Since the one week of over 100 degree temperatures has passed, Happy Camp is back to being a wonderful Summertime place! Guests out at the resort sitting on the expansive green lawn watch the Klamath River flow by. Kids still rush to the creeks in the heat of the day for a cooling SPLASH down! Hikers climb to the top of the Town Trail from Elk Creek Road, and sit and watch over our beautiful little town.

Gardens have begun to yield their harvest. Wilson had tomatoes to spare and EmmaLee shared some zucchini with us. Blackberries will soon be ripe and instead of cherry pie we will enjoy blackberry cobbler (a la mode!)

Summer events will soon be happening all along the Klamath River Communities. First is the Blackberry Festival at the Klamath River Community Hall on August 22nd. Ask at Quigleys for more information on all that is planned!

Seiad Day is next with a parade, booths, and auction on wonderful arts and crafts on Saturday. This should be on August 29th — after school has begun, if we are lucky. The adults enjoy the dinner and dance following the day’s activities.

Finally, as if to top off all the events of the summer with friends and family coming from all corners, the Bigfoot Jamboree will be September 3-4-5th! All the fun from Fridays coronation of the Queen and teen dance to the parade on Sunday takes place at the beautiful River Park beneath huge shade trees! The Parade begins on Davis Road and then proceeds down Highway 95 so everyone (who isn’t in the parade) has a good chance to see all the floats and entries.

What a fun way to culminate happy summer days along the beautiful wild Klamath River!!!

Little Log Chapel in the Hills 1928

by Leon L. Loofbourow
We have all read of the original John Wesley runing three times around the Charter House school quadrangle each morning to build up his weak body. But haven you heard of one John Wesley who won the 462 mile marathon race from San Francisco’s City Hall to Grants Pass Oregon?
In 1927 the Redwood Empire Association, as its advertising featujre, planned an Indian Marathon Race over the Redwood Highway. Of eleven entrants, two boys from our work on the Klamath River won first and second places! John Wesley Southare received first award for completing the race in less than a week–as I remember it, in six days, twentythree hours and sixteen minutes.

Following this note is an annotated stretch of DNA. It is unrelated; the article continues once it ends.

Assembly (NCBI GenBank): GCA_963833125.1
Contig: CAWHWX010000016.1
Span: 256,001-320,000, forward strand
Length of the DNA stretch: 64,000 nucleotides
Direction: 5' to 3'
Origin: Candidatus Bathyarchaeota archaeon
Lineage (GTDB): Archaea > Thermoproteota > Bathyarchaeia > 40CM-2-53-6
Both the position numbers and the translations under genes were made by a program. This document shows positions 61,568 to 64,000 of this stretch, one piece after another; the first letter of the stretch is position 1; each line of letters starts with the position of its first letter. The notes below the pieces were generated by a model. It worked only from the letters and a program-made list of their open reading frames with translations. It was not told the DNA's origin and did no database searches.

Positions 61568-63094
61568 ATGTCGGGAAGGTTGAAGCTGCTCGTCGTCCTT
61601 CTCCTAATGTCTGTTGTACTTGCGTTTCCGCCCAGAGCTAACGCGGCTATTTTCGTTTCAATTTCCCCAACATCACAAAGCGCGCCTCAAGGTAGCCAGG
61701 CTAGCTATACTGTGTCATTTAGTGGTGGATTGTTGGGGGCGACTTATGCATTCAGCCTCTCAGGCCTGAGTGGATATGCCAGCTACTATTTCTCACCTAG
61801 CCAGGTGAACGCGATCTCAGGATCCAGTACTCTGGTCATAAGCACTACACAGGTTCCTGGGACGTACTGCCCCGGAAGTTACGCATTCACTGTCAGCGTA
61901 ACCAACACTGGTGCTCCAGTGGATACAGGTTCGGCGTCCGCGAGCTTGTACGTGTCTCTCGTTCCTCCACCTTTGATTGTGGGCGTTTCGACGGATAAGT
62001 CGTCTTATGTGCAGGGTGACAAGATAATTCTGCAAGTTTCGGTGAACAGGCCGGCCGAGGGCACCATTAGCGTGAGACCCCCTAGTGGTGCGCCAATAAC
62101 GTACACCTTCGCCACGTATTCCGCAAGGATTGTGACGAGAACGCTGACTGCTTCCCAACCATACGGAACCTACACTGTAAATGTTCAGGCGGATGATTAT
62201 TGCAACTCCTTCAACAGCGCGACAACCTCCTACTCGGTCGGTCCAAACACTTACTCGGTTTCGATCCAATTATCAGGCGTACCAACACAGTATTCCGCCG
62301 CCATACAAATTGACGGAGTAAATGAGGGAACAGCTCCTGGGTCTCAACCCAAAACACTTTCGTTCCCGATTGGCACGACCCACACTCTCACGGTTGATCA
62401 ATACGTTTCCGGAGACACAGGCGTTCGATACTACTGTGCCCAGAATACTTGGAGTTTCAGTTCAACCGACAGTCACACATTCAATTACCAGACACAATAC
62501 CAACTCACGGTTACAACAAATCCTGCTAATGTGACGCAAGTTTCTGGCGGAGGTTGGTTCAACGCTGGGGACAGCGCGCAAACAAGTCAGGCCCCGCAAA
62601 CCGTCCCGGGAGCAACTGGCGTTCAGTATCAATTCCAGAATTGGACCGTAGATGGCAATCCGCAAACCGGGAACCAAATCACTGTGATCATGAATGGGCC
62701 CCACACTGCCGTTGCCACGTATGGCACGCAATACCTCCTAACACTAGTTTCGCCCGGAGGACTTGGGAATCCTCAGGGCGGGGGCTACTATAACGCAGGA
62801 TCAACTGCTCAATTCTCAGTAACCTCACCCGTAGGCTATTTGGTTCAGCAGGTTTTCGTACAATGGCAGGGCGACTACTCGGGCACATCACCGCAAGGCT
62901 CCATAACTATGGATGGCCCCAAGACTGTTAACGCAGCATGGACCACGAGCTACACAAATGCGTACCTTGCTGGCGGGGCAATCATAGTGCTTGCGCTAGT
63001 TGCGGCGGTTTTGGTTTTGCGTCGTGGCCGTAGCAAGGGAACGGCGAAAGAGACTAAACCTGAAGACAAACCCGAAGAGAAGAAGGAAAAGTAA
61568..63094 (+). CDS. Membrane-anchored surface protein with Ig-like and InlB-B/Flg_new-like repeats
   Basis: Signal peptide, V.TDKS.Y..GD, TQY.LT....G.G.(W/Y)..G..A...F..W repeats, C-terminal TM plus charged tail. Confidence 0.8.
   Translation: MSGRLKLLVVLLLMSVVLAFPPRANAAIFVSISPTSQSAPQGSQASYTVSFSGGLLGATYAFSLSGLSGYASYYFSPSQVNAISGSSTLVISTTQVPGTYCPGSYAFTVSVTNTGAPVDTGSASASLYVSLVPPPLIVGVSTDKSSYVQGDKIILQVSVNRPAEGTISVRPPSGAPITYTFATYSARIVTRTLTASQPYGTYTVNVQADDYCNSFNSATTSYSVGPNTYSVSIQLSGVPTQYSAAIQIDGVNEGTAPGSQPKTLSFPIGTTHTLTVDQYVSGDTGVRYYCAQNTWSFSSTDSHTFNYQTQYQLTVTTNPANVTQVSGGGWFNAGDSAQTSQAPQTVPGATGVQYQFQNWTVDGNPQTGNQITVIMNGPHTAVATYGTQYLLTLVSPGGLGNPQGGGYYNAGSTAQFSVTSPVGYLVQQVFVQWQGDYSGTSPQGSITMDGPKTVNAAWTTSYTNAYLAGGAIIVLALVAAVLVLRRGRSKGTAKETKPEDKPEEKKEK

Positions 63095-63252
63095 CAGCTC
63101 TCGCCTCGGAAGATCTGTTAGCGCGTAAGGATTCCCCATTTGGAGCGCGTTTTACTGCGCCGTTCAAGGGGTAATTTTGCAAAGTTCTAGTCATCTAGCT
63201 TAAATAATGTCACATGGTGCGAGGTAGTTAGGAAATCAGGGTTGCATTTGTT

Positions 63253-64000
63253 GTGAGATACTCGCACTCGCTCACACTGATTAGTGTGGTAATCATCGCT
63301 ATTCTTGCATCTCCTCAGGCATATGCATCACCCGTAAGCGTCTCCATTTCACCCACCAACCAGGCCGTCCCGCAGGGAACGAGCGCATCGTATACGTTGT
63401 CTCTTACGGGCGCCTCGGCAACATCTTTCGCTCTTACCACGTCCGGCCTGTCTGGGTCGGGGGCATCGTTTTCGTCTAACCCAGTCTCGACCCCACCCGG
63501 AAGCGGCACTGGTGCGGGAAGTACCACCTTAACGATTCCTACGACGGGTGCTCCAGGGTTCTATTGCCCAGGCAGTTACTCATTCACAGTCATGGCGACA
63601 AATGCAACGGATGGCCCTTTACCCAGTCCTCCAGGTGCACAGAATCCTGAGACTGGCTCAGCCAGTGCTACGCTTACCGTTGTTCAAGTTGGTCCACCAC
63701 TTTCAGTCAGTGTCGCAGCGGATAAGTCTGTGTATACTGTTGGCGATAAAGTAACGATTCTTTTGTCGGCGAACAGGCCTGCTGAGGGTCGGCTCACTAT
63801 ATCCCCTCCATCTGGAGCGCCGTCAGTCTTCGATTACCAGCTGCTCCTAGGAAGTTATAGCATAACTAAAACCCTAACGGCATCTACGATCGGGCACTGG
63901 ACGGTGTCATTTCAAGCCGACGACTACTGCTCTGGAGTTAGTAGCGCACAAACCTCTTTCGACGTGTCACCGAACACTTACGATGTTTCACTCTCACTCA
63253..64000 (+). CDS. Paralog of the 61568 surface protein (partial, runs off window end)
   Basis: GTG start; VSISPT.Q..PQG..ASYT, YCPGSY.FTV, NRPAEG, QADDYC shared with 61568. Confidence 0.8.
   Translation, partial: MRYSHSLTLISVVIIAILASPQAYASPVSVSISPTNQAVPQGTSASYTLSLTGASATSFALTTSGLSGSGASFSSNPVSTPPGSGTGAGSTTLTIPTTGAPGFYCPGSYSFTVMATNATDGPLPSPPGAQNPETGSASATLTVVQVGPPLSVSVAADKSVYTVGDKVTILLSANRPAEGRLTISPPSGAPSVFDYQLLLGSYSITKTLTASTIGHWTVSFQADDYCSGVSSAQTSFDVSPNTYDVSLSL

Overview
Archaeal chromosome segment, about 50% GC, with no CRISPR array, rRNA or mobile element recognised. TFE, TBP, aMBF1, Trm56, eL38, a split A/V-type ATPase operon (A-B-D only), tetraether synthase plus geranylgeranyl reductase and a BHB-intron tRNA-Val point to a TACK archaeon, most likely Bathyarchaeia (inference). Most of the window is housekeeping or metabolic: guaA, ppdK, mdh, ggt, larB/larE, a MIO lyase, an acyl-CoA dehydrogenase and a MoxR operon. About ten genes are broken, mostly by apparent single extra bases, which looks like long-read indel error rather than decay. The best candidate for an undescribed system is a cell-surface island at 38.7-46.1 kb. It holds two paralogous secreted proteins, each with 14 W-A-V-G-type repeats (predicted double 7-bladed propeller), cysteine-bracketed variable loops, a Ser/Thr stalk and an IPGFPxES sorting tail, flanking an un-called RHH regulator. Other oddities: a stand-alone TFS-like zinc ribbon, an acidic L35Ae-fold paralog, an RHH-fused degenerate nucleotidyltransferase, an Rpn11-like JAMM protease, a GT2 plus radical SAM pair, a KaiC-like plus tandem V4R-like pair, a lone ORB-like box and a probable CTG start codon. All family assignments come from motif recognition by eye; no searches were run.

This particular John Wesley story begins a century ago when the California gold rush, kuje tge Jubgdin if Geavebm gathered all kinds. He sought his fortun e far down the Klamath River. I have never heard how much “dust” he acquired. But he married an Indian woman and when the placers played out, unline many of the miners, he stayed by his family on the Klamath. Their oldest son was named Lee in loyalty to the great Christian captain of the Confederacy, Robert E. Lee.
I was guest one night in the Lee Southard home. (We were to try our luck for bear next day.) At family prayers my host brought out his Bible and old Moody and Sankey song books. I thought I would try out the family knowledge of the Scriptures, so suggested that we repeat together instead of reading. All went well with the group through Psalm 23. Some of the circle were uncertain on Psalm 1. But Mr. Southard and I kept going until I thougth it wise to call our Bible marathon a tie, and we prayed. But it made me realize that ‘Forty -Niner John Wesley did not leave his faith in Louisiana–he had “taught it diligently” to his son.
The Lee Southards named their first born, John Wesley, for his grandfather. In the Redwood Empire Marathon the newspapers thought they must have “heap big Injun” names for the runners, so a waiting world was informed that MAD BULL won the race. But Mad Bull was only the way the papers featured John Wesley Southard, son of School District Trustee–Church School Superintendent Lee Southard, grandson of ‘Forty-Niner John Wesley Southard.
Months later I heard that a younger brother of John’s had died and wrote to the family. I quote from Lee Southard’s answer:
“We have one consolation, that those who die without the law shall be judged without the law, and Gorham was a good boy and never harmed anyhone. But he never had chance of a religious training further than his mother and I had taught him. Should you ever get back up this way I wish you to preach his funeral.
The next summer the log church in Happy Camp was built, its nearest meetinghouse neighbor being 75 miles away. The first service in it was the memorial for this boy who “never had the chance of a religious training further than what his mother and I taught him.”